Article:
Empirical Critique of Kripke

Kripke bases his argument on a variety of thought problems of identity, which he claims are necessary:

  • Water is H2O.
  • Heat is molecular motion.
  • Gold is the element with atomic number 79.
  • Hesperus is Phosphorus
  • cats are animals
  • Samuel Clemens is Mark Twain

The first four of these all illustrate aspects of the same problem in Kripke's thinking, and that of most analytic philosophers. Kripke and analytic philosophers focus their study on MATH and LOGIC, not on science. There is a common assumption among analytic philosophers that even if events in our world are contingent, that there are unalterable LAWS OF PHYSICS behind them, and that those laws will fix the relationship between Water and H2O, and Gold and an elemental number. BUT -- "laws" in science are not unalterable. They are not necessary, but are just regularities. They are the result of fundamental symmetries which were discovered in Noether's Theorem https://hackaday.com/2016/06/14/symmetry-for-dummies-noethers-theorem/. So -- "laws" are derivative, not primary. AND -- the symmetry that creates laws, is spontaneously broken, in every case, so our laws all have exceptions https://www.jstor.org/stable/41065.

Note, if neither laws nor symmetries are necessary, then the physical relation between things that Kripke lists cannot be necessary either. The intuitions of analytic philosophers on this question, are wrong.

Addressing his specific examples -- if the values of the constants of the Standard Model of Quantum Mechanics were VERY slightly different, and per physics thinking, they are contingent, and COULD have been different, then H2O would not create the properties of water. Similarly, element 79 need not have produced the properties of Gold.

It would require some more complex change in the nature of physics for heat to not be the result of molecular motion, and it is hard enough for physicists to come up with tweaks to the Standard Model that even allow for any matter to appear at all, so an alternate physics speculation that produces a "heat-like" phenomenon that isn't molecular motion has not to my knowledge been developed, but there is no theoretical obstacle to this.

The details of orbital mechanics in our world would prevent two stable planets around the sun in Venus's orbit, and would not couple them to the Earth's rotation, hence in our world, we have discovered that Hesperus must be Phosphorus. But it would not require absurd tweaks to gravitation and our solar system structure to allow for a two planets to orbit in Venus's orbit and be stable for millennia, and some rotation rates of the earth could then lead to their being different. This identity too, is contingent, not necessary.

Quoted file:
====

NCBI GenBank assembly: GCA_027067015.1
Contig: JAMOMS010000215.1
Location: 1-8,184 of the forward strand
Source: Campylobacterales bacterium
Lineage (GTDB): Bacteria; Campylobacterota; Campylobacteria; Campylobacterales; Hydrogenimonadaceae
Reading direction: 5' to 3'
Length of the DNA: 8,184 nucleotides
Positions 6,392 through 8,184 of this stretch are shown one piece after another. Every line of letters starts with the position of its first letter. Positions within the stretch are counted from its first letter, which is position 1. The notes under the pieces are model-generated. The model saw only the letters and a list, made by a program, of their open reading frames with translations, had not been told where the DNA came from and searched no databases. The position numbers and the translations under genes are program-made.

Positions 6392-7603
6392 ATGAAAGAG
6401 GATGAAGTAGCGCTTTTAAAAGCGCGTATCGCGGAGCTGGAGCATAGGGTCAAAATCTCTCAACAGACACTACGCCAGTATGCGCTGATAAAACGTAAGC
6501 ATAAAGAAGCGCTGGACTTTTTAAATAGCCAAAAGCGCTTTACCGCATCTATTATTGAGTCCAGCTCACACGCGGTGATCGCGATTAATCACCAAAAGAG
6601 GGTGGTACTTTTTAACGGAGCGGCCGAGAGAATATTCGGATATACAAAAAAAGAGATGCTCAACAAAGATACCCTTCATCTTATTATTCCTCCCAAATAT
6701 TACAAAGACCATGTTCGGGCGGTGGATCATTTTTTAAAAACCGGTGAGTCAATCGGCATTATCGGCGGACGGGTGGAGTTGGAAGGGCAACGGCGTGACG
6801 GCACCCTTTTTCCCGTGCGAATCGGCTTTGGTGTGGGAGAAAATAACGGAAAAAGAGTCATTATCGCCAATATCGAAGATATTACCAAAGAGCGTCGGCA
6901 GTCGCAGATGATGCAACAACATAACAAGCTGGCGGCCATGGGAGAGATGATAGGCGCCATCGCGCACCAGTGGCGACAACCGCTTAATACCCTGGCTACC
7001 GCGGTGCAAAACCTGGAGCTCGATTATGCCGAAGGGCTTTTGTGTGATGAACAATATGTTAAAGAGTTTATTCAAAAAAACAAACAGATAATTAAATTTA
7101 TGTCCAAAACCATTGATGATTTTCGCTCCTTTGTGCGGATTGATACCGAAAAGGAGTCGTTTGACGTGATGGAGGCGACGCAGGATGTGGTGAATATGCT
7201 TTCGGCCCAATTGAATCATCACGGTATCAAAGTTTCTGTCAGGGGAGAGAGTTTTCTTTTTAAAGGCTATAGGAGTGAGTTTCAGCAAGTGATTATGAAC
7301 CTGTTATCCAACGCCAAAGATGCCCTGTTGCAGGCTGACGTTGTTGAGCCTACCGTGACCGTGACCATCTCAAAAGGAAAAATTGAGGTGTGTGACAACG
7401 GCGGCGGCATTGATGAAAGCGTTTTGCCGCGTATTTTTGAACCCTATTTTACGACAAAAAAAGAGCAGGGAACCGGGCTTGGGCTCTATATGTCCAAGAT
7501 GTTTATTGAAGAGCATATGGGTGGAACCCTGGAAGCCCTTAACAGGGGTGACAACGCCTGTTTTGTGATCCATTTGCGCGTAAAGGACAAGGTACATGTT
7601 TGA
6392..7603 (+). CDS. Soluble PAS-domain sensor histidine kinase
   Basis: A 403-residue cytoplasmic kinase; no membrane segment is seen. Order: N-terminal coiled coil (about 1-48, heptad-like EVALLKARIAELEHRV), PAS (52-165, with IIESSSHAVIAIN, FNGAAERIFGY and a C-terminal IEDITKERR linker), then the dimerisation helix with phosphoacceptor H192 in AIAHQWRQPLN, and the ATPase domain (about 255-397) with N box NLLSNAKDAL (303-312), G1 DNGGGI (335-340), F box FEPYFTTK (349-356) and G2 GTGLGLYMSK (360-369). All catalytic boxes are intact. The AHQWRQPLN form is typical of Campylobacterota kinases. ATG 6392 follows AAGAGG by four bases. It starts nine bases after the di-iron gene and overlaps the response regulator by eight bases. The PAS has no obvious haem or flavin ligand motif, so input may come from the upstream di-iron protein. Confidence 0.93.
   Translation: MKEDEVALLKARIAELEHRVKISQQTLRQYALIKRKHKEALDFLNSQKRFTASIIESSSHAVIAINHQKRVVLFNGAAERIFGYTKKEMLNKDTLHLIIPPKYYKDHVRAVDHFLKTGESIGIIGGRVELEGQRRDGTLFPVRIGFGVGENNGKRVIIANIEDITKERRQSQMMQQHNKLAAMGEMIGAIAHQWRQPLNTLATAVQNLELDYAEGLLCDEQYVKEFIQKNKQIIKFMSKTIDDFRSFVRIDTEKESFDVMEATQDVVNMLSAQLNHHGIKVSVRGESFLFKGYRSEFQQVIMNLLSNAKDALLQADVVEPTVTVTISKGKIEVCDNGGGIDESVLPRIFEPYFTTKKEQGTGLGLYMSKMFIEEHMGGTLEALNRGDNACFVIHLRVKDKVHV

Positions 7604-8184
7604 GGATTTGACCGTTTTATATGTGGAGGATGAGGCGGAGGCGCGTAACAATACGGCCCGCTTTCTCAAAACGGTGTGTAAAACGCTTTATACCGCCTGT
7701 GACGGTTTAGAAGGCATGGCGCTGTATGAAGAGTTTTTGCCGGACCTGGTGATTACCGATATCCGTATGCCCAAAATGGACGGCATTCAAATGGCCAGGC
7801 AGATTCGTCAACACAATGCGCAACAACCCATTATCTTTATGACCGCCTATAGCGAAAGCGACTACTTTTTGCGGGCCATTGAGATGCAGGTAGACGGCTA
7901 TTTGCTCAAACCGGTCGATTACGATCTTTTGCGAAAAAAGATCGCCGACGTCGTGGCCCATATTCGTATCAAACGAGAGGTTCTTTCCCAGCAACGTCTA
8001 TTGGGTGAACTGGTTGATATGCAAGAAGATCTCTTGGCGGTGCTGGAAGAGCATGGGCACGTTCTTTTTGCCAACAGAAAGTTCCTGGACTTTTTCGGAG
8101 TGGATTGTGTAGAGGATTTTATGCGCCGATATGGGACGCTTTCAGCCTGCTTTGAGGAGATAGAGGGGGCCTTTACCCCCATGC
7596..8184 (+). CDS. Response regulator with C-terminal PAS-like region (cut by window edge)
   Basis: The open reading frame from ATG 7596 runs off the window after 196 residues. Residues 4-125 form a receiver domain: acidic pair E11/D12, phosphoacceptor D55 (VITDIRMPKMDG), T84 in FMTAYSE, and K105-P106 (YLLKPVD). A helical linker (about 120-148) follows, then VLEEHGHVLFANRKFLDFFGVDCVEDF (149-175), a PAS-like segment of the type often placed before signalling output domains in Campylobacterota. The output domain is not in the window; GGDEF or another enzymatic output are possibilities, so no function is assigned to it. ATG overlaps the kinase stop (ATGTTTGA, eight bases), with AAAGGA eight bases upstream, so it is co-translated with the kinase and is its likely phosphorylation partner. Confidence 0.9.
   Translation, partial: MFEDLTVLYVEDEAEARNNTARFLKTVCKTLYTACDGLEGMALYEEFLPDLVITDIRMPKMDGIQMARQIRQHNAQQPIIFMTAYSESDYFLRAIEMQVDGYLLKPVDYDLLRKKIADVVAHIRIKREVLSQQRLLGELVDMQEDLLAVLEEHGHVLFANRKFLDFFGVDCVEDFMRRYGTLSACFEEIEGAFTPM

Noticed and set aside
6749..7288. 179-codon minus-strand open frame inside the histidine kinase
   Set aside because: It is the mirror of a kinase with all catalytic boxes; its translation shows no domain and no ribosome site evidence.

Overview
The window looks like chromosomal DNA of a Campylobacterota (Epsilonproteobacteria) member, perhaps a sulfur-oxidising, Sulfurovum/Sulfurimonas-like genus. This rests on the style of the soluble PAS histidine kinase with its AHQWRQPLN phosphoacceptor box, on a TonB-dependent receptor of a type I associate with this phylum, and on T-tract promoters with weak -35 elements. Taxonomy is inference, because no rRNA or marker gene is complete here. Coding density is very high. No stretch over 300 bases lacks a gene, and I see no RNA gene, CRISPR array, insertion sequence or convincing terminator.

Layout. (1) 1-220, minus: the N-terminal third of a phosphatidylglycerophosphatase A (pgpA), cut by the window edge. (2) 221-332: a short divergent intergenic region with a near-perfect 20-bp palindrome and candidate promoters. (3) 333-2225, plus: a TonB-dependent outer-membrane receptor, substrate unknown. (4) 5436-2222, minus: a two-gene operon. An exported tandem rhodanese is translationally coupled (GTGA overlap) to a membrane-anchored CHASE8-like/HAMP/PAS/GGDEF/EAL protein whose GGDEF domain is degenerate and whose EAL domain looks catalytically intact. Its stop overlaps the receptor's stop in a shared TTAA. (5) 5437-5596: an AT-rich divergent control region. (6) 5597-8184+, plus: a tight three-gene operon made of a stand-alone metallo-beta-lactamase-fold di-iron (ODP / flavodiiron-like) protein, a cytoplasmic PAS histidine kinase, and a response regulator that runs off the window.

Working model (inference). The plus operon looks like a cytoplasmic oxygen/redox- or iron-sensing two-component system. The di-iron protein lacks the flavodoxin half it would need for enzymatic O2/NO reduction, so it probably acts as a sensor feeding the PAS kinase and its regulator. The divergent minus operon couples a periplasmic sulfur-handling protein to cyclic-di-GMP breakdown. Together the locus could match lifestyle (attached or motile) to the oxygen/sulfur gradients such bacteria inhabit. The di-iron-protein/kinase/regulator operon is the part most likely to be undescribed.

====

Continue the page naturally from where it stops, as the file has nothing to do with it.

That cats are animals -- is subject to the problems of indefinite definition in our world. The margin cases for cats and animals are basically impossible to nail down, hence they are best understood as APPROXIMATE category terms, rather than logic categories. And that cats happen to be animals, was discovered by investigation -- it is possible in principle that mobile entities could be from other kingdoms. True, few plants are mobile, but they could be in principle, and the same with fungi. And these three kingdoms of multi-celled life HAPPEN to encompass the macro-scale life we have encountered, but there could in principle be lots of living things in the universe that do not fit any of our taxonomical categories, and cats could have been the first such discovery. That cats happened to fit into these three categories very well, does not make their fitting NECESSARY!

Kripke uses "modal reasoning" that resorts to "alternate worlds" thinking, but his "alternate worlds" are, in basically every one of these cases, insufficiently imaginative to actually encompass the alternate potential worlds considered by contingent science.